Bill Bryson is the UK's biggest selling non-fiction author since official records began. He was born in Des Moines, Iowa, in 1951. He moved to and settled in England in 1977, mainly working as a journalist, Bill became chief copy editor of the business section of The Times and then deputy national news editor of the business section of The Independent. He left journalism in 1987 to concentrate on writing independently as a full time author.
Bill lived with his English wife and their four young children in North Yorkshire, before moving the family to Hanover, New Hampshire in 1995. They returned from America to live in the UK in 2003 and settled in Norfolk. Also in 2003, he was appointed a Commissioner for English Heritage.
In The Lost Continent, Bill Bryson's hilarious first travel book, he chronicled a trip in his mother's Chevy around small town America. It was followed by Neither Here Nor There, an account of his first trip around Europe.
Other travel books include the massive bestseller Notes From a Small Island, which won the 2003 World Book Day National Poll to find the book which best represented modern England, followed by A Walk in the Woods (in which Stephen Katz, his travel companion from Neither Here Nor There, made a welcome reappearance), Notes From a Big Country, about the USA, and his exploits in and observations on Australia, Down Under, which went on to become the most-borrowed travel book of the Noughties. Bill Bryson's books on the English language, including Mother Tongue and Made in America garnered wide critical and popular acclaim.
Then he turned his attention to science. A Short History of Nearly Everything was lauded with critical acclaim, it was the biggest selling non-fiction book of its decade in the UK and became a huge international bestseller, winning the Aventis Prize for Science Books as well as the Descartes Science Communication Prize. It was reissued in a lavishly illustrated edition, followed by an illustrated version for younger readers: A Really Short History of Nearly Everything.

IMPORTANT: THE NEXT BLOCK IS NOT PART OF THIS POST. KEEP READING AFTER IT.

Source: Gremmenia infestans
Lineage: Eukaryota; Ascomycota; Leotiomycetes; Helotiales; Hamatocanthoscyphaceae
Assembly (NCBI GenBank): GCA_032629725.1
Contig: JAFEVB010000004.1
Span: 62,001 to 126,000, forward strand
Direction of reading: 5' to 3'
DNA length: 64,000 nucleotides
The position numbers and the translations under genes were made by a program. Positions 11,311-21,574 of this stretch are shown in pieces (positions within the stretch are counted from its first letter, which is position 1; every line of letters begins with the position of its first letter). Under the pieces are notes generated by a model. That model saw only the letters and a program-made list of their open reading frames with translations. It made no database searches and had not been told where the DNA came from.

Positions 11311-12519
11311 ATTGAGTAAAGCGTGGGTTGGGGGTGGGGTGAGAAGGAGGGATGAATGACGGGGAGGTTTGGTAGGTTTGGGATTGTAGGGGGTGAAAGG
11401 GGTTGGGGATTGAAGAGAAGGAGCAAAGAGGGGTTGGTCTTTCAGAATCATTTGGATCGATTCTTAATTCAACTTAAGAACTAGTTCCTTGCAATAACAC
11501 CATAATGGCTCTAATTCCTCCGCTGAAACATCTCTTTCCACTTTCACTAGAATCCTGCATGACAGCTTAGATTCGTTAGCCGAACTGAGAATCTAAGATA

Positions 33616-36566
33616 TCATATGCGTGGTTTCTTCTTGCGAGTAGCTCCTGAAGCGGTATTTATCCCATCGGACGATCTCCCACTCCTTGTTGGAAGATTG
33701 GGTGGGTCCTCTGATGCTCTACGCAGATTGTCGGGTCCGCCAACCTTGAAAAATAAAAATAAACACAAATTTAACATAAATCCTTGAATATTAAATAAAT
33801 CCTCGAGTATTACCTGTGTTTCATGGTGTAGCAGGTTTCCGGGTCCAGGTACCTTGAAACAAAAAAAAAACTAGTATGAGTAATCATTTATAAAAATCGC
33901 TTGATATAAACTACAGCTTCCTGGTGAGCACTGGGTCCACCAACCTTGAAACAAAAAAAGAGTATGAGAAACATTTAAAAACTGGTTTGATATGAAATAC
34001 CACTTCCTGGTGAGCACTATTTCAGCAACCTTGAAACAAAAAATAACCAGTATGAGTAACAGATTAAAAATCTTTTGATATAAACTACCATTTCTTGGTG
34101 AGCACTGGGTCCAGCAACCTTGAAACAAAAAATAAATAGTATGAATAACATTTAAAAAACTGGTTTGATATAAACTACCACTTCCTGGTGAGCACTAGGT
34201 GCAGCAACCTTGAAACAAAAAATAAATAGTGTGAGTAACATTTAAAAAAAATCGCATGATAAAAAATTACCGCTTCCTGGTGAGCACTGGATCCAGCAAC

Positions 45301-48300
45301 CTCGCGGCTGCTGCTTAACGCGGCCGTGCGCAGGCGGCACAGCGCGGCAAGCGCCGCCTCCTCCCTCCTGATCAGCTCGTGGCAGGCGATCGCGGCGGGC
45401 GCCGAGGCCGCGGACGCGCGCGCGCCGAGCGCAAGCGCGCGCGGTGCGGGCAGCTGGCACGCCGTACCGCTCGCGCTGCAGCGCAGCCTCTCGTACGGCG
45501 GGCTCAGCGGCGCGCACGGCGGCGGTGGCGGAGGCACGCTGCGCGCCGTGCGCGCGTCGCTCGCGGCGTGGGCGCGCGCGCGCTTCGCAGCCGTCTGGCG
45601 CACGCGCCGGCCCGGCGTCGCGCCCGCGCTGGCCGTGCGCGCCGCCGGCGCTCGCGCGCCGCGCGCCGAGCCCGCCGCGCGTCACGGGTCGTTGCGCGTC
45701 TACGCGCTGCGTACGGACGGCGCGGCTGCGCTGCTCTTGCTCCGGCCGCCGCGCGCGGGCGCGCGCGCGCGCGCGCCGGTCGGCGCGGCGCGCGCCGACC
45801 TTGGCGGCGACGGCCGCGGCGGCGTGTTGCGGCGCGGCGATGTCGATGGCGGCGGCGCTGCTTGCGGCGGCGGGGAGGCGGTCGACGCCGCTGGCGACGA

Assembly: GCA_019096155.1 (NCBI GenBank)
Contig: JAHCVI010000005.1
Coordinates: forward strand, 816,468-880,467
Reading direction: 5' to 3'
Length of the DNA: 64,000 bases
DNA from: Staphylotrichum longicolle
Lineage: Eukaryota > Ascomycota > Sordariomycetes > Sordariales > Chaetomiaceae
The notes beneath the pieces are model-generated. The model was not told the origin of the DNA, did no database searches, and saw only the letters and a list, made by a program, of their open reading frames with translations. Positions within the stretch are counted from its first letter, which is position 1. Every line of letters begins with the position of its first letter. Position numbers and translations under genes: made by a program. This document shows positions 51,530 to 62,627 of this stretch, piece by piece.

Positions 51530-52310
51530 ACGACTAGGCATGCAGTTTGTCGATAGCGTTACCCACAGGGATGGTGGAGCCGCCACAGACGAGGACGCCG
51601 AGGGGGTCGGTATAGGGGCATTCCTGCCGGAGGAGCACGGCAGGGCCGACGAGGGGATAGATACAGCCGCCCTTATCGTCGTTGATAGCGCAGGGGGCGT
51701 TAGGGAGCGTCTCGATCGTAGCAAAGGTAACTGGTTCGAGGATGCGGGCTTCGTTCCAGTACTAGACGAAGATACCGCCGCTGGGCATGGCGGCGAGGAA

In 2006, his memoir of growing up in 1950s America, The Life and Times of the Thunderbolt Kid, was released and became an instant hit. Bill's next subject was the life of William Shakespeare, chronicled to great effect in Shakespeare: The World as a Stage. A revised and updated edition of his Dictionary for Writers and Editors was recently published by Black Swan.
In 2010, for the 350th anniversary of the Royal Society, Bill Bryson edited Seeing Further, a history of the Royal Society, and in his role as President of CPRE, he edited Icons of England, a celebration of the English countryside. His long-awaited, major new book, At Home: A Short History of Private Life, is an illuminating and entertaining history of the way we live and was published in 2011.
In 2019, Bill turned his attention to the human form when he wrote The Body: A Guide for Occupants. An extraordinary exploration of the human body, it’s a cacophony of quirky wonders and every page dense with scientific facts and extraordinary stories about the heart, lungs, genitals... Written as vividly as a thriller, it also provides jargon-free answers to conundrums such as why we don’t fall out of bed when we are asleep; all delivered in Bill Bryson’s inimitable style.
Bill Bryson was the Chancellor of Durham University from 2005-2011, and, in 2006, was awarded an honorary OBE for services to literature. His love of the English countryside is well known and he became the President of the Campaign to Protect Rural England in 2007.